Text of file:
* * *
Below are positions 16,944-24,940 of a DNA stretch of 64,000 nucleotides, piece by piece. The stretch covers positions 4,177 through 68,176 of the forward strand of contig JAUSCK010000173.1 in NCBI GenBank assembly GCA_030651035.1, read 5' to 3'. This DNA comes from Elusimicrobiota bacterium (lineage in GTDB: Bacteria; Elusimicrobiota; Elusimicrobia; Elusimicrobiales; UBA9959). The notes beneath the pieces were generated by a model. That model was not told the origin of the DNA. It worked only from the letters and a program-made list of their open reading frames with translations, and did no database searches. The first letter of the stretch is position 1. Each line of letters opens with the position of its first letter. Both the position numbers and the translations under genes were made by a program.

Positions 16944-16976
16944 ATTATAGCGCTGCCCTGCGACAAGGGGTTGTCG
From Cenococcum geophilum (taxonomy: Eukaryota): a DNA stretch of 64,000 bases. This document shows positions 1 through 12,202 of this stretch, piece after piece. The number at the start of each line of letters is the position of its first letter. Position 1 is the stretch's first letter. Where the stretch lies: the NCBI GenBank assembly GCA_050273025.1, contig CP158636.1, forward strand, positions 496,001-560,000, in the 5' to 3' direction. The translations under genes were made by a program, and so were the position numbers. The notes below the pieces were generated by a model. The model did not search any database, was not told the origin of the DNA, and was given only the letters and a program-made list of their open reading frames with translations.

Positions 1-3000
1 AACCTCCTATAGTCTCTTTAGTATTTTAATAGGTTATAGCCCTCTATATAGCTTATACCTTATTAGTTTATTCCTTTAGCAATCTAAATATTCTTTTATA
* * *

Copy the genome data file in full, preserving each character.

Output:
Below are positions 16,944-24,940 of a DNA stretch of 64,000 nucleotides, piece by piece. The stretch covers positions 4,177 through 68,176 of the forward strand of contig JAUSCK010000173.1 in NCBI GenBank assembly GCA_030651035.1, read 5' to 3'. This DNA comes from Elusimicrobiota bacterium (lineage in GTDB: Bacteria; Elusimicrobiota; Elusimicrobia; Elusimicrobiales; UBA9959). The notes beneath the pieces were generated by a model. That model was not told the origin of the DNA. It worked only from the letters and a program-made list of their open reading frames with translations, and did no database searches. The first letter of the stretch is position 1. Each line of letters opens with the position of its first letter. Both the position numbers and the translations under genes were made by a program.

Positions 16944-16976
16944 ATTATAGCGCTGCCCTGCGACAAGGGGTTGTCG
From Cenococcum geophilum (taxonomy: Eukaryota): a DNA stretch of 64,000 bases. This document shows positions 1 through 12,202 of this stretch, piece after piece. The number at the start of each line of letters is the position of its first letter. Position 1 is the stretch's first letter. Where the stretch lies: the NCBI GenBank assembly GCA_050273025.1, contig CP158636.1, forward strand, positions 496,001-560,000, in the 5' to 3' direction. The translations under genes were made by a program, and so were the position numbers. The notes below the pieces were generated by a model. The model did not search any database, was not told the origin of the DNA, and was given only the letters and a program-made list of their open reading frames with translations.

Positions 1-3000
1 AACCTCCTATAGTCTCTTTAGTATTTTAATAGGTTATAGCCCTCTATATAGCTTATACCTTATTAGTTTATTCCTTTAGCAATCTAAATATTCTTTTATA